Gratefully received, gratefully repaid: The role of perceived fairness in cooperative interactions

Lawrence K. Ma*, Richard J. Tunney, Eamonn Ferguson

*Corresponding author for this work

Research output: Contribution to journalArticle

Abstract

It is well documented that people would remunerate fair behaviours and penalize unfair behaviours. It is argued that individuals' reactions following the receipt of a gift depend on the perceived intentions of the donors. Fair intentions should prompt positive affect, like gratitude, triggering cooperative behaviours; while intended unfairness should trigger negative affect, like anger, fostering anti-social actions. It is, however, contended that when people lack information to infer others' intention they may use 'normative' beliefs about fairness - what a typical fair individual 'should' do in these circumstances - to guide their behaviour. In this experiment we examined this assertion. We had 122 participants play a one-shot, double-anonymous game with half playing as potential helpers (P1s) and half as recipients (P2s). Whether a participant was a P1 or P2 was chance-determined and all participants knew this. P1s decided whether to help P2s and whether to make their help unconditional (no repayment needed) or conditional (full or 'taxed' repayment). P2s decided whether to accept the offer and whatever conditions attached but were blind to the list of helping options available to P1s. We anticipated that recipients would refer to the 'injunctive norm' that 'fair people should help "for free" when it is only by chance that they are in a position to help'. Therefore, without knowing P1s' different helping options, unconditional offers should be rated by recipients as fairer than conditional offers, and this should be linked to greater gratitude with greater gratitude linked to greater reciprocation. Path analyses confirmed this serial mediation. The results showed that recipients of unconditional offers, compared to conditional ones, interpreted the helpers' motives as more helpful, experienced greater gratitude and were more eager to reciprocate. The behavioural data further revealed that, when given a latter option to default, 38% of recipients of conditional offers did so.

Original languageEnglish
Article numbere114976
JournalPLoS ONE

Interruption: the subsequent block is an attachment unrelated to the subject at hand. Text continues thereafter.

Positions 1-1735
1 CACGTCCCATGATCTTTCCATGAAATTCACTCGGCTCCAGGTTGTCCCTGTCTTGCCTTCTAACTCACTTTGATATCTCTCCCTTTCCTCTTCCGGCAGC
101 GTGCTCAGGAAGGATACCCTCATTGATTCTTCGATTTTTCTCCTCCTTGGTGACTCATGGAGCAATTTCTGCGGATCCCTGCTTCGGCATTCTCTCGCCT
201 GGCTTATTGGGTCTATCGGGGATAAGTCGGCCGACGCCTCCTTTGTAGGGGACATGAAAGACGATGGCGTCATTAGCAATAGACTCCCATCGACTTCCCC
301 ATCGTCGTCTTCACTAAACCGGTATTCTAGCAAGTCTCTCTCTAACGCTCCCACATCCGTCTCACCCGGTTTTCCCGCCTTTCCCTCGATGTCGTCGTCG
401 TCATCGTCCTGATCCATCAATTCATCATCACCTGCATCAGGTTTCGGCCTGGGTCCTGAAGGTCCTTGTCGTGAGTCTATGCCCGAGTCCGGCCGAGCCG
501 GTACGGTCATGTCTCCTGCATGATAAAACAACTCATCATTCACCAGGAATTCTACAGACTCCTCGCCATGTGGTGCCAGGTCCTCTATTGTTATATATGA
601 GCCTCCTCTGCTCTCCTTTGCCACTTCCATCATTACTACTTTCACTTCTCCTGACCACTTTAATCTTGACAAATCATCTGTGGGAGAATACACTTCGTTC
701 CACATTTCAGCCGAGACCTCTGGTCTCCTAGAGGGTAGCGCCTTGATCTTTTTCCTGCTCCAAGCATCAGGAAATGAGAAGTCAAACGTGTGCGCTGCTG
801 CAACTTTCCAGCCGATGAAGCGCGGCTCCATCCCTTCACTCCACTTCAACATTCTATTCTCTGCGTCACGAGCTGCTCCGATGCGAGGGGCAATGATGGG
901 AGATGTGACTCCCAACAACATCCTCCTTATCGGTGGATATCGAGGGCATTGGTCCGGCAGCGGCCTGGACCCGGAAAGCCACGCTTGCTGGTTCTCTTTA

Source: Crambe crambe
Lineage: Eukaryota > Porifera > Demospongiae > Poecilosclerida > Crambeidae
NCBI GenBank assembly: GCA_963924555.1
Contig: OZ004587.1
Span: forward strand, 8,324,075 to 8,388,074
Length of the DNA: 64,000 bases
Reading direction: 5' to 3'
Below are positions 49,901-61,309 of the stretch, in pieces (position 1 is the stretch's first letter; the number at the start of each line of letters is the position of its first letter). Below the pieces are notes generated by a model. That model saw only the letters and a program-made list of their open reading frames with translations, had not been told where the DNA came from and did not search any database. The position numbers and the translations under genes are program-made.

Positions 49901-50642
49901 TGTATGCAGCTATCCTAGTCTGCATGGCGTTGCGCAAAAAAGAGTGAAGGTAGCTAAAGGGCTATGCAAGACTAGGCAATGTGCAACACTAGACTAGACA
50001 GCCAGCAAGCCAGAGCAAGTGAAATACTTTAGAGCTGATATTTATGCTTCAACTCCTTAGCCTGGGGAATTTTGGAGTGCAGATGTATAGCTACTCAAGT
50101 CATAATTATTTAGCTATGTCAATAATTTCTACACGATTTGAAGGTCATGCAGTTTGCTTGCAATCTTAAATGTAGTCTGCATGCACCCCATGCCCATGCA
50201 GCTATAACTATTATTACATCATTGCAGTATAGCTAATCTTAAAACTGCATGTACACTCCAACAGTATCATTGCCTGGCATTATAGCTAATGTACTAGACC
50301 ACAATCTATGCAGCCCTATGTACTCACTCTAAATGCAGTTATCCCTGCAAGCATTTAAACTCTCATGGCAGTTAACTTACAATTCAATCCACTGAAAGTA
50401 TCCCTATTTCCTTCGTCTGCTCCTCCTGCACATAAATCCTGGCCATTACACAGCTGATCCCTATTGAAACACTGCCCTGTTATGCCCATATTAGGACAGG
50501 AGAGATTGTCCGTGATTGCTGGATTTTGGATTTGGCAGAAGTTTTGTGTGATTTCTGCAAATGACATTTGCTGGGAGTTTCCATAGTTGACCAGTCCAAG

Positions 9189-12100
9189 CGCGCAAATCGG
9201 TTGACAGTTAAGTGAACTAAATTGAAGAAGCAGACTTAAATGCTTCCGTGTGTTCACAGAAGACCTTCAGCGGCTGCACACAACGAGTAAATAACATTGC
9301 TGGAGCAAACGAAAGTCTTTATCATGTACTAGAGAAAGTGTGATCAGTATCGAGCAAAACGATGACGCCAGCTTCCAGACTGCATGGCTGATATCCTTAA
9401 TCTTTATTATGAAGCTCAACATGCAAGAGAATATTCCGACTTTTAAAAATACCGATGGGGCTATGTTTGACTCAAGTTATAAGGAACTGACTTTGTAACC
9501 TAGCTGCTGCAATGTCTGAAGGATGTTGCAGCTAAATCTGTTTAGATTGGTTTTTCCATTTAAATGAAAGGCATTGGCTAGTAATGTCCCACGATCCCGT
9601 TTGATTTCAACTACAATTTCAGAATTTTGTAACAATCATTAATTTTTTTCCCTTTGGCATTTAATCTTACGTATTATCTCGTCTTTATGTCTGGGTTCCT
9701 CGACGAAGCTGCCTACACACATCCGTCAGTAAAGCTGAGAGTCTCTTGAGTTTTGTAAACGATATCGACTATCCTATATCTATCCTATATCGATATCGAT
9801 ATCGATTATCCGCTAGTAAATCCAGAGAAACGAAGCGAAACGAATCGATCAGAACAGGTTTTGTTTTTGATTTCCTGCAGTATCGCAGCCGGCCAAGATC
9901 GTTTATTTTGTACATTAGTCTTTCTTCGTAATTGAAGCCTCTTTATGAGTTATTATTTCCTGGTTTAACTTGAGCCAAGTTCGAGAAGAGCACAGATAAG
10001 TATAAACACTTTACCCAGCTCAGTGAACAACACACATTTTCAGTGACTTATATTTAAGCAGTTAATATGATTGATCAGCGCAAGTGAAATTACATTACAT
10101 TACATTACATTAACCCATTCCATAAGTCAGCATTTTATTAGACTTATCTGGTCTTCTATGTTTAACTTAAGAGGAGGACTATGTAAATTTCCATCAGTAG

Volume9
Issue number12
DOIs
Publication statusPublished - 8 Dec 2014

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cooperatives
Gift Giving
Foster Home Care
Experiments
Anger
Cooperative Behavior

Bibliographical note

© 2014 Ma et al. This is an open-access article distributed under the terms of the Creative Commons Attribution License, which permits unrestricted use, distribution, and reproduction in any medium, provided the original author and source are credited.

Cite this

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title = "Gratefully received, gratefully repaid: The role of perceived fairness in cooperative interactions",
abstract = "It is well documented that people would remunerate fair behaviours and penalize unfair behaviours. It is argued that individuals' reactions following the receipt of a gift depend on the perceived intentions of the donors. Fair intentions should prompt positive affect, like gratitude, triggering cooperative behaviours; while intended unfairness should trigger negative affect, like anger, fostering anti-social actions. It is, however, contended that when people lack information to infer others' intention they may use 'normative' beliefs about fairness - what a typical fair individual 'should' do in these circumstances - to guide their behaviour. In this experiment we examined this assertion. We had 122 participants play a one-shot, double-anonymous game with half playing as potential helpers (P1s) and half as recipients (P2s). Whether a participant was a P1 or P2 was chance-determined and all participants knew this. P1s decided whether to help P2s and whether to make their help unconditional (no repayment needed) or conditional (full or 'taxed' repayment). P2s decided whether to accept the offer and whatever conditions attached but were blind to the list of helping options available to P1s. We anticipated that recipients would refer to the 'injunctive norm' that 'fair people should help {"}for free{"} when it is only by chance that they are in a position to help'. Therefore, without knowing P1s' different helping options, unconditional offers should be rated by recipients as fairer than conditional offers, and this should be linked to greater gratitude with greater gratitude linked to greater reciprocation. Path analyses confirmed this serial mediation. The results showed that recipients of unconditional offers, compared to conditional ones, interpreted the helpers' motives as more helpful, experienced greater gratitude and were more eager to reciprocate. The behavioural data further revealed that, when given a latter option to default, 38{\%} of recipients of conditional offers did so.",
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Gratefully received, gratefully repaid : The role of perceived fairness in cooperative interactions. / Ma, Lawrence K.; Tunney, Richard J.; Ferguson, Eamonn.

In: PLoS ONE, Vol. 9, No. 12, e114976, 08.12.2014.

Research output: Contribution to journalArticle

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